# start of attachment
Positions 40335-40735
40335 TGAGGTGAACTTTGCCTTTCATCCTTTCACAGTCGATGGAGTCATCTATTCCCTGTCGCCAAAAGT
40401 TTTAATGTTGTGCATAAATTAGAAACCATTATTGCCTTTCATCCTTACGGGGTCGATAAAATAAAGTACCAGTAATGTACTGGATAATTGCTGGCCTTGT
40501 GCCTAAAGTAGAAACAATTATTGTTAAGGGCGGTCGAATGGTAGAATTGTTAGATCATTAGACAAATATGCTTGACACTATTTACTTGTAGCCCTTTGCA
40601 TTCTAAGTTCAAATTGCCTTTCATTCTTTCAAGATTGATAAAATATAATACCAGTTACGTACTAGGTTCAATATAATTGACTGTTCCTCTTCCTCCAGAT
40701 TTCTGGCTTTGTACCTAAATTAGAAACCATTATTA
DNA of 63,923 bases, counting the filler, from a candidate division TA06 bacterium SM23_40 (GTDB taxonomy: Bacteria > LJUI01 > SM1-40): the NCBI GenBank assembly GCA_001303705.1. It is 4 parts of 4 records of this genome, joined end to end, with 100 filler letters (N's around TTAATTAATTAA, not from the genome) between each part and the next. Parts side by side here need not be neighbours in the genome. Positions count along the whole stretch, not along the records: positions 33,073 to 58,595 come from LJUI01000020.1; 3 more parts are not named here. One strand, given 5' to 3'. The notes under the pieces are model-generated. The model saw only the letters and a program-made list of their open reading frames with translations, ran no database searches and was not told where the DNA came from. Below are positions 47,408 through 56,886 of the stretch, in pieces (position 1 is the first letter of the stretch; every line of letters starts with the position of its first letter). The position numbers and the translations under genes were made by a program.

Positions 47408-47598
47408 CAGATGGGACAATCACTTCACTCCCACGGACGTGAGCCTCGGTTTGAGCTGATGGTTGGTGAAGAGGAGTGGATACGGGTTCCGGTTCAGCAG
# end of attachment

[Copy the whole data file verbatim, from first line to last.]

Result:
Positions 40335-40735
40335 TGAGGTGAACTTTGCCTTTCATCCTTTCACAGTCGATGGAGTCATCTATTCCCTGTCGCCAAAAGT
40401 TTTAATGTTGTGCATAAATTAGAAACCATTATTGCCTTTCATCCTTACGGGGTCGATAAAATAAAGTACCAGTAATGTACTGGATAATTGCTGGCCTTGT
40501 GCCTAAAGTAGAAACAATTATTGTTAAGGGCGGTCGAATGGTAGAATTGTTAGATCATTAGACAAATATGCTTGACACTATTTACTTGTAGCCCTTTGCA
40601 TTCTAAGTTCAAATTGCCTTTCATTCTTTCAAGATTGATAAAATATAATACCAGTTACGTACTAGGTTCAATATAATTGACTGTTCCTCTTCCTCCAGAT
40701 TTCTGGCTTTGTACCTAAATTAGAAACCATTATTA
DNA of 63,923 bases, counting the filler, from a candidate division TA06 bacterium SM23_40 (GTDB taxonomy: Bacteria > LJUI01 > SM1-40): the NCBI GenBank assembly GCA_001303705.1. It is 4 parts of 4 records of this genome, joined end to end, with 100 filler letters (N's around TTAATTAATTAA, not from the genome) between each part and the next. Parts side by side here need not be neighbours in the genome. Positions count along the whole stretch, not along the records: positions 33,073 to 58,595 come from LJUI01000020.1; 3 more parts are not named here. One strand, given 5' to 3'. The notes under the pieces are model-generated. The model saw only the letters and a program-made list of their open reading frames with translations, ran no database searches and was not told where the DNA came from. Below are positions 47,408 through 56,886 of the stretch, in pieces (position 1 is the first letter of the stretch; every line of letters starts with the position of its first letter). The position numbers and the translations under genes were made by a program.

Positions 47408-47598
47408 CAGATGGGACAATCACTTCACTCCCACGGACGTGAGCCTCGGTTTGAGCTGATGGTTGGTGAAGAGGAGTGGATACGGGTTCCGGTTCAGCAG